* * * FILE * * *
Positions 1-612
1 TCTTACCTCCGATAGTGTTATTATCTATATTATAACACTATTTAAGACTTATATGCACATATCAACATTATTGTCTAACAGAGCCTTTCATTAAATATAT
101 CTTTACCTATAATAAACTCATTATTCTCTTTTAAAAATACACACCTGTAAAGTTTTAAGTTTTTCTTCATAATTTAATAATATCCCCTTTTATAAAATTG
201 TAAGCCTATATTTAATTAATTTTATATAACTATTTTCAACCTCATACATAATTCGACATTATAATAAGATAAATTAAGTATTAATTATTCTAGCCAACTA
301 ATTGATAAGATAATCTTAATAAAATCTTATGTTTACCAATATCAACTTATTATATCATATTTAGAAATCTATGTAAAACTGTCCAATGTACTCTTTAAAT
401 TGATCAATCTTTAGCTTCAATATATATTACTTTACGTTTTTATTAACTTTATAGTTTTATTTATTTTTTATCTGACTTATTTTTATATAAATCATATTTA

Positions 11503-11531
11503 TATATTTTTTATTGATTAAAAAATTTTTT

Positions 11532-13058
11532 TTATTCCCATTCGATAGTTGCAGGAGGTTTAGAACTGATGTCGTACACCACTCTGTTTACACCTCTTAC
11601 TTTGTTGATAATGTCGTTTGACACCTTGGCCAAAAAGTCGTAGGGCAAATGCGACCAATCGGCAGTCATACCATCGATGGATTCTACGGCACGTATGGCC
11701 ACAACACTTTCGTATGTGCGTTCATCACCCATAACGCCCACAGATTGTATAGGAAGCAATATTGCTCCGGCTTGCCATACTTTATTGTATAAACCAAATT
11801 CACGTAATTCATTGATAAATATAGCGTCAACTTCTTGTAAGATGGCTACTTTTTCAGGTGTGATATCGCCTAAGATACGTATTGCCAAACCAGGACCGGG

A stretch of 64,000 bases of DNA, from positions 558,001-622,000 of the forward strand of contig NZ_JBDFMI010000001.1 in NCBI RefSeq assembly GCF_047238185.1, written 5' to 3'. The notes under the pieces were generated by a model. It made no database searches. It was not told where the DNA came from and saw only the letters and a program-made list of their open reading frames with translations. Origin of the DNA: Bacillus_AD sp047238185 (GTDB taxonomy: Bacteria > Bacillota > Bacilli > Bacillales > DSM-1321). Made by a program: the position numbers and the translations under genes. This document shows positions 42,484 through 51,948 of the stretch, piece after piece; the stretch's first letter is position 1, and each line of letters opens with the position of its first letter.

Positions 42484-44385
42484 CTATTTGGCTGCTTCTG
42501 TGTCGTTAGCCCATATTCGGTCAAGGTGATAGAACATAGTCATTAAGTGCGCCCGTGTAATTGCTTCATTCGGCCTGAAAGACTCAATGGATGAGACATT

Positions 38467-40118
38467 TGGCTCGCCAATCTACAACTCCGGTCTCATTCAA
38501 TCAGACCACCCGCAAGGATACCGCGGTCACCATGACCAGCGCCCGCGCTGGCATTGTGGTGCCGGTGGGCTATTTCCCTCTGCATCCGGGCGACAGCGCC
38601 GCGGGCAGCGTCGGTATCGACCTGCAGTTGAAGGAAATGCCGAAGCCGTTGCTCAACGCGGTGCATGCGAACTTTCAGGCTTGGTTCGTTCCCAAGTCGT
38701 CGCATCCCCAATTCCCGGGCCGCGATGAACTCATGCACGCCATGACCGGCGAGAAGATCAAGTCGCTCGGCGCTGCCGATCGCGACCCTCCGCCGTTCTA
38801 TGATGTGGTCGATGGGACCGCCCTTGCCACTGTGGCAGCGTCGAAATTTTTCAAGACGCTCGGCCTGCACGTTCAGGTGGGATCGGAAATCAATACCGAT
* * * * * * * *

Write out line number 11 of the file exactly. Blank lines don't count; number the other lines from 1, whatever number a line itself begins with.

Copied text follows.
11601 TTTGTTGATAATGTCGTTTGACACCTTGGCCAAAAAGTCGTAGGGCAAATGCGACCAATCGGCAGTCATACCATCGATGGATTCTACGGCACGTATGGCC